White House committed to anti-Russian sanctions - spokesperson

Russian President Vladimir Putin | WPA Pool

Russian President Vladimir Putin | WPA Pool

Rand Paul of Kentucky and Mike Lee of Utah, both Republicans, were the only votes against it - bolsters existing sanctions and would allow Congress to thwart any presidential effort to curtail sanctions without congressional approval.

So far, at least, that has been a bet worth taking for the White House, though the new penalties against Russian Federation are also built into a bill that gives Trump something he wants: new sanctions on Iran - so that raises the stakes for the president should he threaten a veto.

The Senate-passed sanctions bill also converts existing penalties against Moscow into law, potentially making them more hard to remove, and prevents the Trump administration from returning two Russian diplomatic compounds seized in December by the Obama administration as punishment for alleged electoral disruption.

If signed into law, the document would prohibit the USA president from being able to lift sanctions without Congressional approval. It also establishes new sanctions against those conducting cyberattacks on behalf of the Russian government as well as supplying arms to Syrian President Bashar Assad, and it allows for sanctions to hit Russia's mining, metals, shipping and railways sectors.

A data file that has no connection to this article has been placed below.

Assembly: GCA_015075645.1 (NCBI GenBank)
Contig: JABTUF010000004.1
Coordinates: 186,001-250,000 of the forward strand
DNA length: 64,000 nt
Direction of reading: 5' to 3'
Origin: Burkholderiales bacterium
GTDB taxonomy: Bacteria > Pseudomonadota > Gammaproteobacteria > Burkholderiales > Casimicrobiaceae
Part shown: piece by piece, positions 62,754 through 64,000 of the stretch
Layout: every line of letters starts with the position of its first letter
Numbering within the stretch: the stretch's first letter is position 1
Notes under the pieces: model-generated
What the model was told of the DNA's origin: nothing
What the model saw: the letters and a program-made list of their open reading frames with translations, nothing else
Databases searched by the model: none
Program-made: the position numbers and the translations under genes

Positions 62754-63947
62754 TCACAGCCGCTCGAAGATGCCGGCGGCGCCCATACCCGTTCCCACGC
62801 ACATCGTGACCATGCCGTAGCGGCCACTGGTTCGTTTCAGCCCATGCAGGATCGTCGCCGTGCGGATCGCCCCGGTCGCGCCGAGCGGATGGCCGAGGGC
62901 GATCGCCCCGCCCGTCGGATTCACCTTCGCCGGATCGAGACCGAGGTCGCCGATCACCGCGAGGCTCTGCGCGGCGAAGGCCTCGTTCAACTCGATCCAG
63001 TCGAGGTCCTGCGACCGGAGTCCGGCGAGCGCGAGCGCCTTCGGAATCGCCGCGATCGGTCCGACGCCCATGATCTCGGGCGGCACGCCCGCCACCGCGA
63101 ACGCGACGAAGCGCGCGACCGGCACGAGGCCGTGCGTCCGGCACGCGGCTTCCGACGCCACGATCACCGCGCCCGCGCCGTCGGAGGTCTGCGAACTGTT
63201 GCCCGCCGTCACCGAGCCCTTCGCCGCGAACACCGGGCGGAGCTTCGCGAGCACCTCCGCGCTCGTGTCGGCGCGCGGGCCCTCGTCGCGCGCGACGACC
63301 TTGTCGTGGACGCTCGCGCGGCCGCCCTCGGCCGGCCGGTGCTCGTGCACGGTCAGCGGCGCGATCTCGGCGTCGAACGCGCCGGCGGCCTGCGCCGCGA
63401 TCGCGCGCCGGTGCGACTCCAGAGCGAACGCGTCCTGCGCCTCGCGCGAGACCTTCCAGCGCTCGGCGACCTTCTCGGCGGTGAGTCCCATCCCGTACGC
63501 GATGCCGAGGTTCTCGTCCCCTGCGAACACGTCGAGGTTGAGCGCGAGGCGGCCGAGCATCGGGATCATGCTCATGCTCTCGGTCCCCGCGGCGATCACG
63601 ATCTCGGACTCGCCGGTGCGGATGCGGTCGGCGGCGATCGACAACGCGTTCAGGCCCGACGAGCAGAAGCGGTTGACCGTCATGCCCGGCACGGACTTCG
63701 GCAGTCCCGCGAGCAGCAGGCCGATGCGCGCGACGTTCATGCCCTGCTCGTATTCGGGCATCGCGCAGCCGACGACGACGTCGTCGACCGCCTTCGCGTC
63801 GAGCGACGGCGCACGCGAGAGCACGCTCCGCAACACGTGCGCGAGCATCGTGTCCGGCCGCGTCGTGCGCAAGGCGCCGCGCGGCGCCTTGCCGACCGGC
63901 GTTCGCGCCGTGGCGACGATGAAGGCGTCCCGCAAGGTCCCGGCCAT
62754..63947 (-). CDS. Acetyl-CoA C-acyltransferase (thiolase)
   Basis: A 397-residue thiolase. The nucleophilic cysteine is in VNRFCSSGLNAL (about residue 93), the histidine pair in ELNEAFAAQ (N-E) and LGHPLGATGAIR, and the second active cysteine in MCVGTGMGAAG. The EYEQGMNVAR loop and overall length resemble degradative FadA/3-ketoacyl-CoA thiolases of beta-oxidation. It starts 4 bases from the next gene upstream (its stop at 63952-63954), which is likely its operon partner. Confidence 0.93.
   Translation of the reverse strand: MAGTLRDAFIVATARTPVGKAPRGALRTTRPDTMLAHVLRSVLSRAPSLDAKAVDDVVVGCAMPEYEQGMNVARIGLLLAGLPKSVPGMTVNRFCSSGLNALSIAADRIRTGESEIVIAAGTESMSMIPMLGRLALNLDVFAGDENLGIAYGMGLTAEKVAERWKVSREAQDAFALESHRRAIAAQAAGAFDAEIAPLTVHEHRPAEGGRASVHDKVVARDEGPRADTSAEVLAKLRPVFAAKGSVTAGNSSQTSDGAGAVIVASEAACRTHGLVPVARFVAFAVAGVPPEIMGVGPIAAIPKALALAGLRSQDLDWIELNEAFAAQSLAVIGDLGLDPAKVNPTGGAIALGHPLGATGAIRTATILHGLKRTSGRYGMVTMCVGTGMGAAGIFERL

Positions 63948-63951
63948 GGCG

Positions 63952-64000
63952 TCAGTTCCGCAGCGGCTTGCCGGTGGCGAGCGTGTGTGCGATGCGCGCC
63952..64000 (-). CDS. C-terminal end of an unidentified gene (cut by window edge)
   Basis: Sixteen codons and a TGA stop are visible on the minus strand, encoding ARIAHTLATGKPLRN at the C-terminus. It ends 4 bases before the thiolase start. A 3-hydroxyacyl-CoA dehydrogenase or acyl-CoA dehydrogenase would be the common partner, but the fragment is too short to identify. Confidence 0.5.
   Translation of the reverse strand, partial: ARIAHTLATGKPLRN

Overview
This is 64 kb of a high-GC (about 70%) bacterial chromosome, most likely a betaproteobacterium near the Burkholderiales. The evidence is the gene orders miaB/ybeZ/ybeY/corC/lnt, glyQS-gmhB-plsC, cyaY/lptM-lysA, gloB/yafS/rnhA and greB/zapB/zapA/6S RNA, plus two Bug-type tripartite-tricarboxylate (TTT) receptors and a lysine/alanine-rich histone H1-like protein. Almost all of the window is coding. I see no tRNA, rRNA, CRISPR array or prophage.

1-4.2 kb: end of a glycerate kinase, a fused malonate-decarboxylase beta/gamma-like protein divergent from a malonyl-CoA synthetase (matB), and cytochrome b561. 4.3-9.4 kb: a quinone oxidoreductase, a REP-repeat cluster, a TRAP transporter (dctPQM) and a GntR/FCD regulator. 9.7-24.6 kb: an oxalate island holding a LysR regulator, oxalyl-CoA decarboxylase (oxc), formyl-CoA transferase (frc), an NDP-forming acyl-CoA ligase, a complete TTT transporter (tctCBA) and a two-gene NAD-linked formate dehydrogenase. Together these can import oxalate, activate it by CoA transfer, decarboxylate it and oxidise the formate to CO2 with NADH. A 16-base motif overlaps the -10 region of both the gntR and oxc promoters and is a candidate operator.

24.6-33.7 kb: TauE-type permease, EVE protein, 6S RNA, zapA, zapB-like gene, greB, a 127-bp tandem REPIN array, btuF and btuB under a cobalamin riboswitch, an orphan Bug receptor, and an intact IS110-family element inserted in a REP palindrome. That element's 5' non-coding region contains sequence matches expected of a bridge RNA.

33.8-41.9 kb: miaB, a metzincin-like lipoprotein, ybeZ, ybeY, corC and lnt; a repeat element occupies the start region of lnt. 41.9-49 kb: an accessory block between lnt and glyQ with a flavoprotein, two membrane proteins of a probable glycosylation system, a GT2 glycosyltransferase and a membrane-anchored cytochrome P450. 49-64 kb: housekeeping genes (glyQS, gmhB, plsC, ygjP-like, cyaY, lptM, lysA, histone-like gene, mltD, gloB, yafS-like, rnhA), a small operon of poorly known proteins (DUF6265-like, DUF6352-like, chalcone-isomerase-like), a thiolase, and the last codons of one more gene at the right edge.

The bill, imposing another round of sanctions on Russian Federation, was passed in a 97-2 vote on Wednesday and is yet to be considered by the House of Representatives.

Some of the sanctions were originally proposed by Barack Obama's administration, while others are new, but they are all meant to punish the Russian government for what USA intelligence agencies say was an effort to damage Democratic nominee Hillary Clinton by leaking embarrassing emails. Testifying this week on Capitol Hill, Secretary of State Rex Tillerson acknowledged the need to take action against Russian Federation but warned against measures that would cut off dialogue with Moscow.

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It remained unknown whether Trump, who had been seeking rapprochement with Russian Federation for months, would sign the bill into law.

The Russia sanctions measure was added as an amendment to an Iranian sanctions bill, after a deal was struck between the heads of the Senate Foreign Relations and Banking Committees.

Sen. Bob Corker, R-Tenn., chair of the Senate Foreign Relations Committee and co-author of the bill, said he's been updating the State Department.

The Senate also passed two amendments before approving the bill.

In another challenge to Trump's foreign policy, the measure also "reaffirm the strategic importance" of North Atlantic Treaty Organisation.

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